To get into anything resembling positivity regarding the Chicago Bears is a risky proposition.
Particularly in an NFL observer landscape where everyone, from the most jaded football reporters and prognosticators to the latest new kids on the hot take block, seems unwilling to take even calculated risks in mapping out the rest of the NFL season for fear of having their “old takes exposed” and being damned in one profile until they have to switch to one of their burner accounts as an anonymous rest haven.
Many Twitter Nostradamus-wannabes should be demoted in the wake of Chicago’s 15-6 win over the previously top-seeded Los Angeles Rams Sunday night.
The idea that the NFC championship game was already set in stone between the New Orleans Saints and the Rams was a byproduct of this lack of original thinking, which also ignores the vast majority of NFL postseasons, where a certain parody-fed madness often rears its head, producing deep runs from wild-card teams and one-year wonders like the 2017 Jacksonville Jaguars.
Granted, the NFC is not deep this year, and the last month has created a particular amount of attrition that has made most the conference look ill-prepared to do anything in January, see for instance the parade of 6-7 teams on the outside looking in.
But a couple teams, one team born in grit (Seattle), another applying the grit to themselves (Dallas), both feeding off a certain amount of ill feelings that you can argue emanate from their own locker rooms, yet both are fed and expelled from the attention each team receives as magnets and continued reliable fodder for football media.
To the Cowboys’ credit, they are readying themselves to take a final stranglehold of the wasteland division that is the NFC East and they really seemed to benefit from the large gamble taken in shipping a first-round pick to Oakland for Amari Cooper.
Yet, it is the franchise that pioneered fleecing the Raiders, the Bears, that has outdone even those proud ‘Boys in making themselves a team to be reckoned with in the coming weeks.
A couple weeks ago on the national stage of Thursday night, Dallas stunned many and asserted its defense in a great containing of the New Orleans offense, at the time they looked like the most aggressive, hard-hitting team in the league. Today they look more like the second such team.
The tempo set, or muted, by the New Monsters of the Midway, in a rapturous reducing of the Rams’ highly-touted offense last night was the kind of performance that should quiet the often-annoying refrains that teams like the Rams, Saints and Chiefs are some sort of evolutionary leap because they put up POINTZZZZ and some combination of the three are bound to meet in the next Super Bowl.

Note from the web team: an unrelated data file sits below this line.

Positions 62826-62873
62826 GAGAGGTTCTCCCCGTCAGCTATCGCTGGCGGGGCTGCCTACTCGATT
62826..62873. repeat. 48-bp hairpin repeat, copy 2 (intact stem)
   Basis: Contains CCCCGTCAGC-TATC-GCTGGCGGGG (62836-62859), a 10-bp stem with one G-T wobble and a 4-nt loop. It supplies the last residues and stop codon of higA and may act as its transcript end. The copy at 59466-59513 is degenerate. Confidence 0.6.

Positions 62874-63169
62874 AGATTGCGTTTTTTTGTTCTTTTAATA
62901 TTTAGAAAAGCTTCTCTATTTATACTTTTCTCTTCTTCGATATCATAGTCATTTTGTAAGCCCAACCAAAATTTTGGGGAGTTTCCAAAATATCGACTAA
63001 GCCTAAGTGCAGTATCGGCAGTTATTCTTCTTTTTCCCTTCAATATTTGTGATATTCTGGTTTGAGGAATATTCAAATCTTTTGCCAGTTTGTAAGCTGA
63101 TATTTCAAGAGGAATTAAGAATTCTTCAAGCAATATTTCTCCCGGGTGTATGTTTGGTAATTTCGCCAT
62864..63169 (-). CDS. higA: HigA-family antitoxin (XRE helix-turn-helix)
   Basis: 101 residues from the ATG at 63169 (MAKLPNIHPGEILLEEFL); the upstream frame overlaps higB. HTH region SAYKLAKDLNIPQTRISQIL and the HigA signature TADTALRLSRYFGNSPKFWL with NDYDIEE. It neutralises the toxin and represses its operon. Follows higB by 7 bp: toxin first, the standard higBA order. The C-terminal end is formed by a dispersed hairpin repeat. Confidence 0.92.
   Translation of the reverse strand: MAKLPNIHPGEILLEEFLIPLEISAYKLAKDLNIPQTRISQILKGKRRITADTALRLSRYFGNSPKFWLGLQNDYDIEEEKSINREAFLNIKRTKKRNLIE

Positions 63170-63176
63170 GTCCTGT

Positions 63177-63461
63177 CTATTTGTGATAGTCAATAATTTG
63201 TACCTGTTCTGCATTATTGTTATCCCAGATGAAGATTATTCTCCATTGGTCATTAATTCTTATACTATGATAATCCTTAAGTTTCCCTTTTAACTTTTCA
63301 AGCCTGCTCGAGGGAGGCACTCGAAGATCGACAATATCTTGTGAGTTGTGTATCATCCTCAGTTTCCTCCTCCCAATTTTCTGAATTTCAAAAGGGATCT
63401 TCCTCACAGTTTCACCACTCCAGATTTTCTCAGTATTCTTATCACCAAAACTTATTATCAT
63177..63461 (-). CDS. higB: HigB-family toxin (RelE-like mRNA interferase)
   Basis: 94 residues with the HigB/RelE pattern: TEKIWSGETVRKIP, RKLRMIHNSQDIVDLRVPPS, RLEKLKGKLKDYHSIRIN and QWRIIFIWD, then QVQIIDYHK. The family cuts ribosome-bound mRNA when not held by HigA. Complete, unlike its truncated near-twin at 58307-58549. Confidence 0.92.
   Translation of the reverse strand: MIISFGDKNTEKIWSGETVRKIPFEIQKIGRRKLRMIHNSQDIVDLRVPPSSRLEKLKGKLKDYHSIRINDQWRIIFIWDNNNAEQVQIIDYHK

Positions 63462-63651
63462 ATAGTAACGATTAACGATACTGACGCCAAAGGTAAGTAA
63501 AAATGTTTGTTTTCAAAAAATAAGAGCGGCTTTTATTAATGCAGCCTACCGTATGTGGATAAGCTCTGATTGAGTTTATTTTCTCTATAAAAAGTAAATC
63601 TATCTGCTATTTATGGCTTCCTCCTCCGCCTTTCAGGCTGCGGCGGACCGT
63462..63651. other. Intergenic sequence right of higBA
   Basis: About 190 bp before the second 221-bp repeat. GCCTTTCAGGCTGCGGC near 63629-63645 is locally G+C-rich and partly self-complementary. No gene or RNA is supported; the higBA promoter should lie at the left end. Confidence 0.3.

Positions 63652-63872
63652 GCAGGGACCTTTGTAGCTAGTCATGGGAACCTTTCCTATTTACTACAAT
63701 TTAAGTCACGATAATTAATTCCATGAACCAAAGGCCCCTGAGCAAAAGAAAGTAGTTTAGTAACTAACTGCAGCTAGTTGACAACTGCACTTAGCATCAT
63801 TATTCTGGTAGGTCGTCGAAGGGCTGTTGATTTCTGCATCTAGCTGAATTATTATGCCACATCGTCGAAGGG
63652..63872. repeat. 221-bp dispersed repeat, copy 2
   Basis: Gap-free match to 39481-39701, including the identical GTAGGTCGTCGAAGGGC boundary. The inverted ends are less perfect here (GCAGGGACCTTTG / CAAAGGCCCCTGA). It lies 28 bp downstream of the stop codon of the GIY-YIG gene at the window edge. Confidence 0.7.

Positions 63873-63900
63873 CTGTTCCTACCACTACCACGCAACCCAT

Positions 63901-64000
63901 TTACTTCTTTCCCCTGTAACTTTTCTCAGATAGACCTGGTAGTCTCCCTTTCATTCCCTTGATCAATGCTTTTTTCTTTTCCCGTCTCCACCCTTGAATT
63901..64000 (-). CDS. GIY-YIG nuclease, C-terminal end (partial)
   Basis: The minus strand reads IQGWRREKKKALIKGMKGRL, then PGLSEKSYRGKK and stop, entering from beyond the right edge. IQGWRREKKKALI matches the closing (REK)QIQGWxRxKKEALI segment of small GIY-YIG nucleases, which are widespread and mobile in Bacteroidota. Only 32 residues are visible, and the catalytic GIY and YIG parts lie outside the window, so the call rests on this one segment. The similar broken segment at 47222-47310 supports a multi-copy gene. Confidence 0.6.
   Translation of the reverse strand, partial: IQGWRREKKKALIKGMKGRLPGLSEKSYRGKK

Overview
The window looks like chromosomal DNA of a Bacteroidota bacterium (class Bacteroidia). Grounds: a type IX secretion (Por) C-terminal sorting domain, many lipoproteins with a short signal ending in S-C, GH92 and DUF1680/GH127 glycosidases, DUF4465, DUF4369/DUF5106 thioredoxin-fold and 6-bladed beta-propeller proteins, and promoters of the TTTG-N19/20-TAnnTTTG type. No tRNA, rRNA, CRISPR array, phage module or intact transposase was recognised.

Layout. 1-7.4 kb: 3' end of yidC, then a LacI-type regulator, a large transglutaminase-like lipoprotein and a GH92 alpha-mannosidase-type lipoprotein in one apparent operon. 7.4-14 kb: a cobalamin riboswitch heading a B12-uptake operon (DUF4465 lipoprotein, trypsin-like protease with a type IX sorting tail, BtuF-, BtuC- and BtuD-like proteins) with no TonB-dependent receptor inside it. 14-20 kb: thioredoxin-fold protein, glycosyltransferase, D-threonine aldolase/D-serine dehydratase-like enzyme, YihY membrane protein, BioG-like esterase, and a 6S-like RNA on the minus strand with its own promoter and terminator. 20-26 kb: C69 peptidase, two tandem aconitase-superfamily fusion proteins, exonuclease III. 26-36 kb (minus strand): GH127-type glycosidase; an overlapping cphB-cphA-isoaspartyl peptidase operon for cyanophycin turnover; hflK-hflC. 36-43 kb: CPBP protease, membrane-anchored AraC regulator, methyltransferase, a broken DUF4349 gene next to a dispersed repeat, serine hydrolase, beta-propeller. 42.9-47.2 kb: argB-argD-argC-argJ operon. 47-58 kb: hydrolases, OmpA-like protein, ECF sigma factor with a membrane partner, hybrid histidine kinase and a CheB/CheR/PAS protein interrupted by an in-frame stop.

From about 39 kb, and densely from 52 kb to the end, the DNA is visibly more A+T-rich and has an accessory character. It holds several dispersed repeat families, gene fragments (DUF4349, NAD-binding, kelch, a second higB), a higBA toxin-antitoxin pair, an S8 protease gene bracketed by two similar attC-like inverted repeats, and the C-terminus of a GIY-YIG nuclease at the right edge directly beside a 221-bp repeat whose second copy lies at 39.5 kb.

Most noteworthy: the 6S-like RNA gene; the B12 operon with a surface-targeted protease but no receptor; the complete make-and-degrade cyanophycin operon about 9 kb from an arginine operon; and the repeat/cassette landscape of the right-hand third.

Like ever reaching a Super Bowl, scoring POINTZZZ aren’t a given in the NFL and the bulk scoring of them does not equate to anything like a strategy to win in this game.
To score in football always requires a sort of partnership with the opposing defense — in either being depleted by injury, not staffing itself with athletes of any regard or allowing itself to go woefully unprepared, a defense yields points, we mistake ourselves in saying they allow points.
A defense like the Chicago Bears’ neither yields or allows points, they’re more inclined to take points and make them their own. Against the Rams that happened in a key instance with a safety in the early third quarter manufactured by Eddie Goldman, who previously was overlooked in an overly-thought of positional breakdown of the Bears’ defense by Rams coach Sean McVay.
Goldman’s sack of Jared Goff, who wanted none of what the Bears’ and the chill off Lake Michigan dealt him throughout the evening, was as much of a punctuation as any of the Bears’ 4 interceptions or Bradley Sowell’s unexpected star turn as a receiver.
In total, the four interceptions, the three sacks and the safety Sunday night were all elements in a defensive masterpiece that needs to be framed. In some ways it looks like hanging a Kerry James Marshall in a Harold’s Chicken shack due to what surrounded the D — Money Missing Mitch and Cody Parkey are both once again on notice — but we can leave obsessing about the ascetic contradictions to those who will never appreciate the cultural resonance of either Marshall or a 4 piece mild fried hard with salt and pepper.
In other words, if you ain’t really about Chicago or about the Bears then you don’t need to appreciate what they did last night, in most cases you wont anyway. That’s not really what matters to us who do at this point.
As time passes and the eventual meeting of this Bears team and the Rams in Los Angeles or the Saints in New Orleans occurs we will have our narrative set for this particular NFL season. The Bears could still upset the idea that great offense will stampede devoted defenders in any occasion, in our current environment and rules space, but the majority of people won’t believe it until they see it and they damn sure won’t predict it.
To be honest, I won’t even predict it. As a third seed, which the Bears currently stand to be, there is an outside chance, as a fourth seed basically no chance. Why? Those chances most exist in regards to how many home games the Bears could play in the postseason.
Your favorite team does not want to play in Chicago in January and the only reason they won’t have to this coming January is because a young coach and a younger quarterback are still working through some things — four losses, three on the road, 14 points, that’s what separates the Bears from a perfect record and the rest of the NFC from its eventual reckoning.
None of that can be made up in the remaining games this season, the Bears will have to go as far as they can in spite of all that, but as Sunday night showed that can still be pretty far and this defense isn’t giving up a damn thing. Good luck taking their moment away from them.
Ryan Bukowiecki covers the Chicago Bears and professional football for WARR